Deadlocked jury leads to mistrial in murder case
A state judge declared a mistrial yesterday in the murder trial of an Ewa Beach man after the jurors said they could not reach a verdict.
Deputy City Prosecutor Kevin Takata said he will re-try Timothy Adarna before a new jury.
Adarna, 20, is charged with second-degree murder in the Nov. 16, 2006, stabbing death of his stepfather, Robert Ramos, 55.
The jury appears to have been unable to decide whether Adarna was experiencing extreme mental or emotional disturbance, as Adarna had claimed, when he killed Ramos in their Ewa Beach home, said defense lawyer David Hayakawa.
Takata agreed. "That's what it appeared to be," he said.
Hayakawa said, "This supports my claim that the appropriate charge should be manslaughter."
The court handed the case to the jury Friday. During its deliberation, the jury asked three questions in two communications with the court. All dealt with extreme mental or emotional disturbance, Hayakawa said.
The jurors took four votes. In their final vote, 10 jurors thought Adarna was guilty of murder. It takes a unanimous vote of all 12 jurors for a conviction.
The jury did, however, find Adarna guilty of first-degree arson.
Circuit Judge Michael Town scheduled sentencing for October. First-degree arson is a class A felony that carries a mandatory 20-year prison term.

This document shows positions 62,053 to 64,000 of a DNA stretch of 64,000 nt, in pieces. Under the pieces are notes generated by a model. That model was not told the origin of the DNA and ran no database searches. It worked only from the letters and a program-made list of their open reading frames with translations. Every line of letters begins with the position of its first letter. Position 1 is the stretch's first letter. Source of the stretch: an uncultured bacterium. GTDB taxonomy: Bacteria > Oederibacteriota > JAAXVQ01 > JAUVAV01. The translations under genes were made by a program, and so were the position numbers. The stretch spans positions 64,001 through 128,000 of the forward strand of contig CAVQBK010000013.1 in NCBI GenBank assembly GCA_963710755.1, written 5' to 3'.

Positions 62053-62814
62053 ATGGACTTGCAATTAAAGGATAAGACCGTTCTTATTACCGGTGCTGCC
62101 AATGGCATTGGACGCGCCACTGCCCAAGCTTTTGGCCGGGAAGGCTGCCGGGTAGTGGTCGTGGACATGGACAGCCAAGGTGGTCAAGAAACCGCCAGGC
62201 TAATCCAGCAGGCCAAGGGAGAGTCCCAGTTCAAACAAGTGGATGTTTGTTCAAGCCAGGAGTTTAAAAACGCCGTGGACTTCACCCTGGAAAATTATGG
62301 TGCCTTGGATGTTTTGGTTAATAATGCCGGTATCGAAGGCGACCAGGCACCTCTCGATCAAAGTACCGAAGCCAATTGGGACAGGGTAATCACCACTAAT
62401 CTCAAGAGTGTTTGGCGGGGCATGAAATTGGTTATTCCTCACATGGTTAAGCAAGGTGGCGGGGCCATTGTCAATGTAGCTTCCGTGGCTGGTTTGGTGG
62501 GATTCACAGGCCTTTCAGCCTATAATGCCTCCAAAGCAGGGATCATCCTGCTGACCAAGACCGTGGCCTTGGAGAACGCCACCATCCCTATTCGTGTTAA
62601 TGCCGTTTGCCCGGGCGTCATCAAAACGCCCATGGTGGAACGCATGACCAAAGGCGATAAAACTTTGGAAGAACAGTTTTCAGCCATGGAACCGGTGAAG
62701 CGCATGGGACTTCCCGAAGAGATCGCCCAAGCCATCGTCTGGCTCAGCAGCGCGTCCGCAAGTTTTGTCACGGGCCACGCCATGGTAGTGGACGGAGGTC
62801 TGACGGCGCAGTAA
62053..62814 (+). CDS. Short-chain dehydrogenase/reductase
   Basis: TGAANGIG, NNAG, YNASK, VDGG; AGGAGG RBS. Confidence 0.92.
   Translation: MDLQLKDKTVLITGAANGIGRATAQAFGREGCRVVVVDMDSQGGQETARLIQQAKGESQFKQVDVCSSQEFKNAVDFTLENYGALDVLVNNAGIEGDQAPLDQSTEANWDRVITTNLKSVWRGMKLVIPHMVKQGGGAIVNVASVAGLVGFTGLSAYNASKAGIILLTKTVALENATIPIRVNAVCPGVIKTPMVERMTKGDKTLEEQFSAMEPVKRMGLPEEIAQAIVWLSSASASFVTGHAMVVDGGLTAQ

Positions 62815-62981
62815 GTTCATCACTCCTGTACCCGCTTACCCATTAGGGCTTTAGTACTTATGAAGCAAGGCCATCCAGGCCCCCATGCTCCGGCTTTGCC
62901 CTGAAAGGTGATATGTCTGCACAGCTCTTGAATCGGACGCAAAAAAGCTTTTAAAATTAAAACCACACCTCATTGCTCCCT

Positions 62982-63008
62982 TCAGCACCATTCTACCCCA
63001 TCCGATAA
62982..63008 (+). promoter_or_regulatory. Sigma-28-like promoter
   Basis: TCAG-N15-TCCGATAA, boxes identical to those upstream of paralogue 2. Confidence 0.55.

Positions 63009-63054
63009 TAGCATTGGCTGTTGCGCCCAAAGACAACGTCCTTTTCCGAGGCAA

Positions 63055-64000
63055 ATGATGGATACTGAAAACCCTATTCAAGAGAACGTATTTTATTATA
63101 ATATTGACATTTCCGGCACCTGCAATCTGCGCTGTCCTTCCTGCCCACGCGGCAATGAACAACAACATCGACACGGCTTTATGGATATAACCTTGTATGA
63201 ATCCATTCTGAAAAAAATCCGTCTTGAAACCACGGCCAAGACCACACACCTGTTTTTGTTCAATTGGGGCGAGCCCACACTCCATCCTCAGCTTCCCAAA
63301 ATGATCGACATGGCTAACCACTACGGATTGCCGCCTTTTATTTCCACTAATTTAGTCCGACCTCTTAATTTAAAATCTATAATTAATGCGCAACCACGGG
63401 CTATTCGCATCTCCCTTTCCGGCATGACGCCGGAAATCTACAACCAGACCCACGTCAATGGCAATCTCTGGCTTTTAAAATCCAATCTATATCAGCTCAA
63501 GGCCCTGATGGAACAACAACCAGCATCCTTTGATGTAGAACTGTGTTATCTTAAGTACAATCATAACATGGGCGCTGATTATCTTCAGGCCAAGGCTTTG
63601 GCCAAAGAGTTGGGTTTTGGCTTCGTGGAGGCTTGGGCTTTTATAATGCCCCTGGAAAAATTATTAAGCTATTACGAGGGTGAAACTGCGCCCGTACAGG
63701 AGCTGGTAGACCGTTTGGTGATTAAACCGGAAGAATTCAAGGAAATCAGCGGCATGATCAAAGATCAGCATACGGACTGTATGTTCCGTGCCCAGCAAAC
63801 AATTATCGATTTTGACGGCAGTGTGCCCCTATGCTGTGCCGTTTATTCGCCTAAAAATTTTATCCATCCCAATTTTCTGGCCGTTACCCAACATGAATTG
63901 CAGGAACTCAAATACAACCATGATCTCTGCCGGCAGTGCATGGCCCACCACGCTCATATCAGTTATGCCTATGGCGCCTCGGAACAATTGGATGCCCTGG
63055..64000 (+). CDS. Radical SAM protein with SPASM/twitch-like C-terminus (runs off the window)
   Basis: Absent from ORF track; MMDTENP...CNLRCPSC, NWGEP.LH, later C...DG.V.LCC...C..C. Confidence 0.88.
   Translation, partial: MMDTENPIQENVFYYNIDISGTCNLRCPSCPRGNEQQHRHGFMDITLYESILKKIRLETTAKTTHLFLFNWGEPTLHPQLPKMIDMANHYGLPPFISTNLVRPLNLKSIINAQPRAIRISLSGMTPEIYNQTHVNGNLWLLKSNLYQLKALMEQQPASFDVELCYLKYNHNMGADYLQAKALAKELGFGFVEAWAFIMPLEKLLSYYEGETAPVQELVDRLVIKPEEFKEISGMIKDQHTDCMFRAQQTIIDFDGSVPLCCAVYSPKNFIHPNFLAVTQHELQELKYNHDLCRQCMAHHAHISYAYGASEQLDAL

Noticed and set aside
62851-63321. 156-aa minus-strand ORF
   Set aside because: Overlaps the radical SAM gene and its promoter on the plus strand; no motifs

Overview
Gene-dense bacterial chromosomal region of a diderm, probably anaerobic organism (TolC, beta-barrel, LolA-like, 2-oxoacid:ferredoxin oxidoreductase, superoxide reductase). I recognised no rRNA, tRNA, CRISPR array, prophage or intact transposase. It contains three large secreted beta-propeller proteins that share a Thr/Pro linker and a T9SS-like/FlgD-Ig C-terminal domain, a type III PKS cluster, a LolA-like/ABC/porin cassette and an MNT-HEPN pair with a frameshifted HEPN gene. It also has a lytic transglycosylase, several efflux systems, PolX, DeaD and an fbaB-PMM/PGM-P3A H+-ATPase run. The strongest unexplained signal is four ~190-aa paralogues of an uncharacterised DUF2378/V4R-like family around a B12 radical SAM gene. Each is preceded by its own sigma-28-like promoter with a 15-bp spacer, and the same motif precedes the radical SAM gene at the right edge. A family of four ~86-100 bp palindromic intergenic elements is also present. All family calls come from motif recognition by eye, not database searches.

Adarna claims a series of events in the months leading up to Ramos' death had been building up the stress level in the Ramos household, and Ramos confronted him on the morning of Nov. 16, 2006.
He says he doesn't remember killing Ramos but remembers being on top of his dead body. Adarna also claims he doesn't remember starting the fire that burned Ramos' body but remembers when the flames erupted.
Ramos died from stab wounds on both sides of his neck which cut the carotid arteries that transport blood to the head. Takata said Ramos' body also had a stab wound in the back of the neck that fractured a vertebra, a stab wound in the back that punctured a lung, cuts on the face, other cuts on the head consistent with a pickax and defensive wounds on the left hand.